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Current trial: Reducing Orthostatic Intolerance With Oral Rehydration in ME/CFS Patients 2019 - New York Medical College

Discussion in 'BioMedical ME/CFS Research' started by Sly Saint, May 8, 2019.

  1. Sly Saint

    Sly Saint Senior Member (Voting Rights)

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  2. Jonathan Edwards

    Jonathan Edwards Senior Member (Voting Rights)

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    While it seems a good idea to study OI and potential treatments my impression is that this study is badly planned in all sorts of ways. Blinding is likely to be a problem for comparing IV saline with salty sweet rehydration fluid by mouth. I don't understand why they think either of these will be any use and I don't see any hard data on that but maybe we should see what happens.

    The tests they want to do all seem to me much too complicated. The real question is whether or not either treatment will produce a prolonged rise in central venous pressure that can maintain what System calls preload. It has just struck me that with modern Doppler ultrasound it might well be possible to fit a simple non-invasive ambulatory sensor on the lower neck that images blood in central veins (superior vena cava) and gives a real time indication of preload. If that was combined with either a wee-bag or strict instructions to record all urine output then the physiology would be adequately defined. My guess is that whatever fluid you give the central pressure will go up a bit for twenty minutes or so and then you will pee and it will come down to where it was.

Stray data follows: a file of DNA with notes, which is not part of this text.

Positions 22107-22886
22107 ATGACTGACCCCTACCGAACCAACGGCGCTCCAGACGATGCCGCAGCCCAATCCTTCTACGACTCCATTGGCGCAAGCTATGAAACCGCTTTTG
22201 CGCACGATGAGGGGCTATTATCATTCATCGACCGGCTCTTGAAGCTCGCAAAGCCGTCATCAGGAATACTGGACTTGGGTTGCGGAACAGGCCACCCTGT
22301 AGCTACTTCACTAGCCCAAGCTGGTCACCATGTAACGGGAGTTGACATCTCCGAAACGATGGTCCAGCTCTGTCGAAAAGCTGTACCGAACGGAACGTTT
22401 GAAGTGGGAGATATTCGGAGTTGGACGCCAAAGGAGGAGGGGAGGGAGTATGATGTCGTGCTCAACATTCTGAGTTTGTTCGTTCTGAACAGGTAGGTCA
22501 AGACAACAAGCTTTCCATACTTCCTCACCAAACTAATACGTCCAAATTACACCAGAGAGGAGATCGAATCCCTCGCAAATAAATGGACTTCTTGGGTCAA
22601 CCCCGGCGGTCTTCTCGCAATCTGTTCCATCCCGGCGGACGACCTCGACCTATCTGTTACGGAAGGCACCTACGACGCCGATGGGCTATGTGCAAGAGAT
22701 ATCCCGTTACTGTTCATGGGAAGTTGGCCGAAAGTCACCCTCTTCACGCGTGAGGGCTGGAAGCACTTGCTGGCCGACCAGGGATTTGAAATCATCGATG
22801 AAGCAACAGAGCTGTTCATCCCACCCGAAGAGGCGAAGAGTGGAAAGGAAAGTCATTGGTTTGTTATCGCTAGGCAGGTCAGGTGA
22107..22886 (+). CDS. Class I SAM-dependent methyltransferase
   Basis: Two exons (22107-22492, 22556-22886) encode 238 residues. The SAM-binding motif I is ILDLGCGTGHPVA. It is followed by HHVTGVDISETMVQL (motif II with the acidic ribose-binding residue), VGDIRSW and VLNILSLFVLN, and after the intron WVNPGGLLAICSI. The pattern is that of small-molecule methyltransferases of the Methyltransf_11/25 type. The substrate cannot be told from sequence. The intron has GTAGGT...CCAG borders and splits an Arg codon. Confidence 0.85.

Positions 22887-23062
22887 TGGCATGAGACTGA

3. deleder2k

    deleder2k Established Member

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    Has anyone that suffers from OI and ME tried this out?
    Dakota15 likes this.
  4. rvallee

    rvallee Senior Member (Voting Rights)

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    I think that any rehydration packet or sports drink equivalent does pretty much the same effect.

    The POTS and dysautonomia community always recommends it so there is some validity to the fact that it helps. Probably not much, but enough to be noticeable.

    I've done a few tests, need to do more. It helps a bit with weakness, dizziness and lightheadedness when they are especially strong.
  5. wigglethemouse

    wigglethemouse Senior Member (Voting Rights)

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    Michelle likes this.

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